Ten HWIP students participate in inaugural meeting
The Program for Leading Graduate Schools is a national government program coordinated by the Ministry of Education, Culture, Sports, Science and Technology. As of September, 2013, 44 programs were in operation in 24 graduate schools across Japan. The First Students Meeting of Leading Graduate Schools was initiated by students in the University of Hyogo’s program on “Next Generation Picobiology: Focused on Photon Sciences” as an opportunity for students to get to know each other’s programs, gain further inspiration, and build interpersonal networks. The idea was to have an event that differed from the usual teacher-student patterns of engagement; one that would encourage students to tackle problems for themselves and engage in student-to-student discussion and exchange of opinions. The event was organized and run entirely by a team of 61 students from 19 different Leading Programs. Ten students from HWIP were involved, developing event proposals and engaging actively in event operations.
On the first day of the event, the organizing team was joined by other students from around the country in a venue filled to capacity. The proceedings began with a keynote address by William Lee, who formerly studied at a Japanese university and now runs venture businesses in the US and Taiwan. Mr. Lee’s hope that students “become innovative leaders that value personal interaction” clearly struck a chord with the audience. Next, student representatives introduced their respective programs. The Humanware Innovation Program was represented by Junya Nakanishi, who used presentation slides to explain the program’s aims and its distinctive activities.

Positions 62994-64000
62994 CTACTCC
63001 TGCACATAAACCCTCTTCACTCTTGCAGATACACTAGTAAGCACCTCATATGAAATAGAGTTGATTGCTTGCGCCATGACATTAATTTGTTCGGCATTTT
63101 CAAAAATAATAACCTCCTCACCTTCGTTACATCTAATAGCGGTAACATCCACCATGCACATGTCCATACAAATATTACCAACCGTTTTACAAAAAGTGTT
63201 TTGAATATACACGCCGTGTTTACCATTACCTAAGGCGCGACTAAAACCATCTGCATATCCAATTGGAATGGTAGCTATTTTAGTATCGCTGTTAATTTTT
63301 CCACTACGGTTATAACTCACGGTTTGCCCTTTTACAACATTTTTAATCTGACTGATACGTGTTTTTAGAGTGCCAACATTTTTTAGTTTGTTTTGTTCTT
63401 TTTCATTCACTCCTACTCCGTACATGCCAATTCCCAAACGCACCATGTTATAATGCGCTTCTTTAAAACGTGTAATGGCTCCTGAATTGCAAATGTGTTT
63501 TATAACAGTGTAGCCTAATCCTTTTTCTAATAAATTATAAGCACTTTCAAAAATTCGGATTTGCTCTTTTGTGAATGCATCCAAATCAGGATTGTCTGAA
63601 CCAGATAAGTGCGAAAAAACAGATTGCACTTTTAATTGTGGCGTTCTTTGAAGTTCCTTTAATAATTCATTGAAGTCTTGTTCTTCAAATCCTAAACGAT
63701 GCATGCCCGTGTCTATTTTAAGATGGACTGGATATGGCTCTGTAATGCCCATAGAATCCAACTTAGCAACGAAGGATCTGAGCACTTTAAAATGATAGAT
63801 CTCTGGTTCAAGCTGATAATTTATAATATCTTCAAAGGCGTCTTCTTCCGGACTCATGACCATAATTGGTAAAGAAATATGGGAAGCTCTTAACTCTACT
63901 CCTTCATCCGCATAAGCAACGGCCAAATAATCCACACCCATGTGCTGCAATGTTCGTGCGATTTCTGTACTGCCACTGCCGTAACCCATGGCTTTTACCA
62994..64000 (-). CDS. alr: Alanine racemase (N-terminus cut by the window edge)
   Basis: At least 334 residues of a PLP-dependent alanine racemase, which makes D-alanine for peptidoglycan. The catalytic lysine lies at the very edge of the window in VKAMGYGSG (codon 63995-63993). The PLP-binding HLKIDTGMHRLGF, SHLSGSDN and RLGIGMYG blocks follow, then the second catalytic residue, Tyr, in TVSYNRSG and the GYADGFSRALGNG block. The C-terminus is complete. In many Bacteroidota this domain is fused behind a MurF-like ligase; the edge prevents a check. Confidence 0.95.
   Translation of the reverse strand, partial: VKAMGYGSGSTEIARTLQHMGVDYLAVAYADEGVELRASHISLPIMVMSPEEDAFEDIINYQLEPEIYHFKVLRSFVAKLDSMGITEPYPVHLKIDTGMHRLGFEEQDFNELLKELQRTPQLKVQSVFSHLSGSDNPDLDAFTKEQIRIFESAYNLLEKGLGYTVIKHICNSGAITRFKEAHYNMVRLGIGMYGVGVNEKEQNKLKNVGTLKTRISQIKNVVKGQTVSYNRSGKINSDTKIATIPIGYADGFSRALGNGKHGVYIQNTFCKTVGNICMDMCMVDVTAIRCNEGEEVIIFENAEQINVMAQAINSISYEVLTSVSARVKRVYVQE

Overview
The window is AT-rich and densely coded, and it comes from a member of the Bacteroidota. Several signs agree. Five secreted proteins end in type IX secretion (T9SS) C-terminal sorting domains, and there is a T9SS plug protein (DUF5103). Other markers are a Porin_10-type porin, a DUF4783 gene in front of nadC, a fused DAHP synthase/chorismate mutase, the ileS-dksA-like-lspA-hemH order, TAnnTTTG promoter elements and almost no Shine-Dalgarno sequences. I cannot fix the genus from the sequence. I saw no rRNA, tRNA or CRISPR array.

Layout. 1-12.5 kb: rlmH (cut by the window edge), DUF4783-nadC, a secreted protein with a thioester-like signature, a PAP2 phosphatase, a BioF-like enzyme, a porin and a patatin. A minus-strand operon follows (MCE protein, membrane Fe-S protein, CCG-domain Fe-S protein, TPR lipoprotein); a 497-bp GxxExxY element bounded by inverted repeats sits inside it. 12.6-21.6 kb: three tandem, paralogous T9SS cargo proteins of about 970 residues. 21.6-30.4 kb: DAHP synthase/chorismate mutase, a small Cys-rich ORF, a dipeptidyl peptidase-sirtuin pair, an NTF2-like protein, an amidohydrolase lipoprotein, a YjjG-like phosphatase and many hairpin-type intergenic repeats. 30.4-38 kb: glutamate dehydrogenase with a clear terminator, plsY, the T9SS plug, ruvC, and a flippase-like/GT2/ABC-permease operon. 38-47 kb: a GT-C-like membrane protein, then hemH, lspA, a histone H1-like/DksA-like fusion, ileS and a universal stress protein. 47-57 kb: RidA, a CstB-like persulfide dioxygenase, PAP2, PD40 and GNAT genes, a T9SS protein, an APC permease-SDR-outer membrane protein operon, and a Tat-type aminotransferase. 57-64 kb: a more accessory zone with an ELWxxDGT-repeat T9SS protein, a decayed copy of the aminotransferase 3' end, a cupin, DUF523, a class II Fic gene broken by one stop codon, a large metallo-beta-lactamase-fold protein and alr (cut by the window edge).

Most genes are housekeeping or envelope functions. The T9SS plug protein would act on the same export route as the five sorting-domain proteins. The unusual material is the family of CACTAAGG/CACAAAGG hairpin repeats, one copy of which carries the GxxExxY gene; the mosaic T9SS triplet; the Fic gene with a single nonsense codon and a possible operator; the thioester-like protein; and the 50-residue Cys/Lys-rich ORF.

Guest speaker initiates lively discussion
The presentations were followed by a discussion forum conducted in English, with themes including “Japan’s shortcomings in comparison with other countries” and “what society expects of scientists”. Inspired by guest speaker Mr. Lee’s exhortation to “come up with ideas that make the most of your own cultural backgrounds”, students began to express their opinions vigorously, and a lively discussion ensued. The second day involved small group discussions and presentations on leadership, based on the theme of “human resources for tomorrow”. Students debated the key attributes of an ideal leader and developed a stronger sense of mission to lead Japanese society into the future.
This first-time event proved a valuable opportunity for students from different disciplines, universities and locations to get together and explore common themes. It was also an important springboard for the development of new student networks. For HWIP students, the encounter with students in other Leading Graduate School program was an opportunity to reflect on what they are capable of themselves, and where they are headed from now on.